ARPA funding bolsters Ottawa Food’s efforts to rescue food for pantries

More than 34,000 pounds of food was rescued from the Holland and Grand Haven Farmers Markets and donated to local food pantries the summer of 2022, thanks to efforts by Ottawa Food and Community Action House. That astounding number gave local residents the ability to choose food from local food banks that was much more than just someone’s old can of vegetables that had been sitting in their cupboard for over a year.

“It’s really beautiful to see that there’s 34,000 pounds of local bread and produce in local pantries, because that means a lot to people who need to utilize those,” says Health Educator and Coordinator of Ottawa Food Sierra Schuetz. “What’s also amazing is that those 34,000 pounds of food were gleaned in just the summer months of 2022 from both the Holland and Grand Haven farmers markets.”

Employees from Community Action House visited those farmers markets at the end of the day on Saturday to ask if the farmers had anything that they didn’t want to take back with them. If they donated food, they received a tax write-off at the end of the year based on the number of pounds they donated.

This is just the beginning of a bigger goal that is being realized thanks to a county-wide initiative that has created a contract with Community Action House.

Now, Ottawa Food has even more ambitious plans thanks to funding from thevAmerican Rescue Plan Act (ARPA) issued through Ottawa County.

If you aren’t familiar with Ottawa Food, it’s a collaboration of more than 45 different agencies and individuals in Ottawa County that are collectively striving to eliminate hunger, encourage healthy eating, and support local farmers. Ottawa Food is housed within the Health Promotion team at the Public Health Department and was started in 2008 when many families in Ottawa County found themselves needing food stamps.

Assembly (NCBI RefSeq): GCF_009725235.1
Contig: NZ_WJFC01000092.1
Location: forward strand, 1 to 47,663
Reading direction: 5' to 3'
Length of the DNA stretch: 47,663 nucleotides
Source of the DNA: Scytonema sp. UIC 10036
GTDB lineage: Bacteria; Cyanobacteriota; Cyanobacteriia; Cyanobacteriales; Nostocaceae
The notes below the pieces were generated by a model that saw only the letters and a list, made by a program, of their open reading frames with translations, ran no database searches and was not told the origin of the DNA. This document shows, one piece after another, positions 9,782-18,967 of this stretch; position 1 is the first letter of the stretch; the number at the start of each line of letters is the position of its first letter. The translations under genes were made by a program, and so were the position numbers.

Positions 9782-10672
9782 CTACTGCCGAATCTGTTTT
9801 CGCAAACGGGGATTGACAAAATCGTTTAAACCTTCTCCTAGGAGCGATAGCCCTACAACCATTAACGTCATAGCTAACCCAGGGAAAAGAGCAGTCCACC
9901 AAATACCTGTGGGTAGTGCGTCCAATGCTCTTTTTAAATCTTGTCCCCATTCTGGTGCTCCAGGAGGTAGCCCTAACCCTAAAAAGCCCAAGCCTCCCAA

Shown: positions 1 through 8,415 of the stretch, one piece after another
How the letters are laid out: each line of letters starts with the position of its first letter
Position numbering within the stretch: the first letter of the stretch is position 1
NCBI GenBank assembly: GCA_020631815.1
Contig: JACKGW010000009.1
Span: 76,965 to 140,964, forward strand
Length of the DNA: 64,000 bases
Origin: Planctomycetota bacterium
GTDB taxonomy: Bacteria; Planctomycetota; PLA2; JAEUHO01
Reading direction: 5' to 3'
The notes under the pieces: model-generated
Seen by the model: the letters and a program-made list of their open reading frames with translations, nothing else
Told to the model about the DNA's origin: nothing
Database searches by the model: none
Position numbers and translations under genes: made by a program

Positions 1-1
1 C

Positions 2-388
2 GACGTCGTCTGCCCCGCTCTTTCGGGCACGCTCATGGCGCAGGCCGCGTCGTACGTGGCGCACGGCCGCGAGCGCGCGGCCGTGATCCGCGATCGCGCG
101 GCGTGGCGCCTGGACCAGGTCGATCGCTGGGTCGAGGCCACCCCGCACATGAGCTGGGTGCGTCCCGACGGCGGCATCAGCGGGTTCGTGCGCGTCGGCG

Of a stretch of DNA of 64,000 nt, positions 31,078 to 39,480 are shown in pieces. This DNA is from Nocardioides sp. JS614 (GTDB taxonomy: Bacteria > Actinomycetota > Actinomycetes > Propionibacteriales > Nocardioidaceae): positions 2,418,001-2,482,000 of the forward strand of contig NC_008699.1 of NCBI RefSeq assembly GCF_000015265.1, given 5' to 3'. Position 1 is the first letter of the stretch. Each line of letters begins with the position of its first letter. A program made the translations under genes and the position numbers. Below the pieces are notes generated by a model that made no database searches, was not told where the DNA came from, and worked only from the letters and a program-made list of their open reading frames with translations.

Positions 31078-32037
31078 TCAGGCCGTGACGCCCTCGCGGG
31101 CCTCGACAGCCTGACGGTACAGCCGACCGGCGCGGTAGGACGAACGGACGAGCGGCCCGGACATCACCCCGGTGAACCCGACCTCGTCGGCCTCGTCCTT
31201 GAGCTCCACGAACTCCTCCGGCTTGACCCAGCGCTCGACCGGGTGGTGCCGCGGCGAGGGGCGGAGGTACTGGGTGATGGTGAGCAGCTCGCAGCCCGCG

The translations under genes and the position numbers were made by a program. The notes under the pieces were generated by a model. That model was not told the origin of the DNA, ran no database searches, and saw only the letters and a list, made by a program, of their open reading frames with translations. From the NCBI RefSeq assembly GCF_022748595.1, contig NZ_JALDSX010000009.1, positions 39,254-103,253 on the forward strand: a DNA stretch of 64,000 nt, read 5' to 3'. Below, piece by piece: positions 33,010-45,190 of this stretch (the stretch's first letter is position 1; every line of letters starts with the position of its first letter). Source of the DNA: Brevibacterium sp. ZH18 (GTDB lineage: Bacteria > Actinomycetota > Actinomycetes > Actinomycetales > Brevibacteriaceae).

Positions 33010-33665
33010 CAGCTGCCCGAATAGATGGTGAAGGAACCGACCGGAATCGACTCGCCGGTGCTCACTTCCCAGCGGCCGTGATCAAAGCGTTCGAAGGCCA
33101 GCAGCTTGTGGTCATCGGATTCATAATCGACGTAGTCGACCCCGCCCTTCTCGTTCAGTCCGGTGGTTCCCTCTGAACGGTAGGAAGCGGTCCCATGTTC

Every three years, Ottawa Food members and their partners meet to develop a strategic plan, and they receive approximately $8,000 annually from Ottawa County to carry out that strategic plan, in addition to donations and grants.

“Our members range from food advocates, food pantry staff, social worker, dieticians, farmers, school staff, and many more,” explains Schuetz. “What is unique about Ottawa Food is that people from different organizations come together as Ottawa Food to address food insecurity and poor healthy. We are a hyper localized group that is open to all.”

What many people don’t realize is that food insecurity is real and local, despite what Ottawa County may appear to be on the outside.

Here are a few of the statistics regarding food insecurity, health, and more:
  • 25,130 food insecure Ottawa County residents
  • 4,950 food insecure children in Ottawa County
  • Cost remains the top barrier to eating healthy
  • 25% of Ottawa County residents are in the ALICE population
  • 8 in 10 adults do not consume the recommended number of fruits and veggies each day
  • 66.4% of OC adults are overweight or obese

Ottawa Food continues to focus on these numbers, and they are unveiling big moves over the next three years, thanks to approximately $486,675 in funds from the American Rescue Plan Act (ARPA).